The chair of the KEF of the Research Centre Jülich, founded in 2021, reported on a project on hydrogen technologies in the field of basic research involving an industrial partner with military activities. An important question for the KEF was whether the technology is also suitable for mobile military vehicles. Questions of transparency and publications were also clarified. As a consequence, the Research Centre Jülich had developed a self-assessment guide for researchers. The majority of the enquiries were aimed at finding the right contact person. On the question of whether the classification of a project as basic or applied research is decisive for its ethical evaluation, there was still too little experience available. Gain-of-function experiments on viruses were definitely security-relevant, although they were mostly assigned to basic research. The exchange with the export control officer and the international department at the Research Centre Jülich was also important. A civil clause in the shareholder agreement of the Research Centre Jülich had also been reviewed by the KEF.
Cyra Ossenkopp from BAFA reported on BAFA’s initiative on export control in academic research. Scientific freedom did not exempt researchers from export control obligations. The potential for misuse of the respective research was the only decisive factor, regardless of the noble goals of researchers. Export control was currently gaining importance due to the global armament. BAFA’s manual “Export Control and Academia” was being revised in light of the EU’s new Dual-Use Regulation, supplemented with further practical examples and to be published in due course. In addition, BAFA wanted to engage with the advisory needs of research institutions and universities at its on-site road show. When asked about differentiating between tangible and intangible transfer of goods in practice, Ossenkopp replied that there remained a considerable need to raise awareness among researchers, for example about the fact that even sending emails could constitute an export of technology. This was also true for other EU member states. Therefore, corresponding awareness-raising measures would also be carried out at EU level.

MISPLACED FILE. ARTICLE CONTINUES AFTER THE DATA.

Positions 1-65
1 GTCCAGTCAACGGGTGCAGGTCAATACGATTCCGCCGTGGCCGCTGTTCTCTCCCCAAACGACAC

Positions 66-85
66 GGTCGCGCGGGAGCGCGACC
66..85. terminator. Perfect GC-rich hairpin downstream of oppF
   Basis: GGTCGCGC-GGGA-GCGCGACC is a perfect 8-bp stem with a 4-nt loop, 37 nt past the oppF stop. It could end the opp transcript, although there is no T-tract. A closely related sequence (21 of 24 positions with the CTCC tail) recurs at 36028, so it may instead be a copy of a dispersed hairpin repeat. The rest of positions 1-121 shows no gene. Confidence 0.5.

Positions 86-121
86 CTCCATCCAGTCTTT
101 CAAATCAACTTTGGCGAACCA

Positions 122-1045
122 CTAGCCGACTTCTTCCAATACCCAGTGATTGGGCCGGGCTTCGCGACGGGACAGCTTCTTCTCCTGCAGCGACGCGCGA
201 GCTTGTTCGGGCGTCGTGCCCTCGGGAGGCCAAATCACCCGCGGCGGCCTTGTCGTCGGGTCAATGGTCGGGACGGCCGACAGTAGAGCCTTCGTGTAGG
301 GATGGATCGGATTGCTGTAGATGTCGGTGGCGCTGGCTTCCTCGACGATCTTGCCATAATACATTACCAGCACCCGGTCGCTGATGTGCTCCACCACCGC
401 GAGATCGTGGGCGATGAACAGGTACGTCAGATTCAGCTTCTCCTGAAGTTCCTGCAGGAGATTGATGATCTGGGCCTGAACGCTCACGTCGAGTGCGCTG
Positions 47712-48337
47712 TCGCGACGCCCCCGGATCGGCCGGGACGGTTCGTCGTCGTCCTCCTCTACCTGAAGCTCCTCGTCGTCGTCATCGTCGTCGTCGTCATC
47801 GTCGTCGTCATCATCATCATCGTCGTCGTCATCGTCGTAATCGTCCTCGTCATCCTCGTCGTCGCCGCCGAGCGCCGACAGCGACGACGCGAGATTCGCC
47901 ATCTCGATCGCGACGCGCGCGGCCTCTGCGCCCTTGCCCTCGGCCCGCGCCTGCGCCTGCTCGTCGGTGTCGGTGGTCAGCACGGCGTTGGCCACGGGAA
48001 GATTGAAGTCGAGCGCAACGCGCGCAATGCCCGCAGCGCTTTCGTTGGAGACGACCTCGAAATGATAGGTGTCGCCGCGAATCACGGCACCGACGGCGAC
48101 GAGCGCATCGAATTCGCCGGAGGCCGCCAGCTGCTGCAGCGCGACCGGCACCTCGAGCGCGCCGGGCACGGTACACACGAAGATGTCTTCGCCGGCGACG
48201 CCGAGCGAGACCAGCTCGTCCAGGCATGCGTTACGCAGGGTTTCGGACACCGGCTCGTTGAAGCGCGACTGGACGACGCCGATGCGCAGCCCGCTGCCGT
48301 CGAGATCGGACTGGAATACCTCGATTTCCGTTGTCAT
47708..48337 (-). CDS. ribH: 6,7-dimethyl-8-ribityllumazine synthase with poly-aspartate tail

A member of the DFG Head Office presented the DFG’s multi-stage proposal process. With 20,000 proposals in 2021, there had been only a handful of research papers in which an immediate risk of misuse had to be evaluated. This would not be a direct reason for rejecting DFG proposals, but measures to minimise risk, KEF advisory votes and the assessment of reviewers would be explicitly requested. The decision for or against funding was always made by the DFG’s Joint Committee (Hauptausschuss). On the question of what risk-minimising measures could look like, she explained that, for example, publications could be made at a later date after a detailed assessment of risks, a different research strategy could be pursued or a cooperation agreement could be concluded to minimise risks. The Proposal Preparation Instructions suggested clarifying export control issues independently in advance, for example with the local export control officers or BAFA. The DFG did not provide this kind of clarification.
The closing discussion focused on whether the research funding of the EU or the BMBF also demanded ethics approvals. An “Ethical Self-Assessment” was required in the Horizon Europe funding programme, but this was not the case for BMBF projects, although the BMBF required a voluntary commitment to follow the “DFG Guidelines for Safeguarding Good Research Practice”, which addressed this issue. Meanwhile, ethics approvals were sometimes required for publication in journals. The panel suggested finding stronger differentiation criteria between DURC and military research. Instead of exerting pressure on researchers, more emphasis should be placed on advice. Compliance with the ELSA principles could play an important role in funding decisions. In addition, the conference participants spoke out in favour of anchoring the ethics of security-relevant research more firmly in education and teaching in the future. The German Rectors’ Conference, for example, could be involved in this.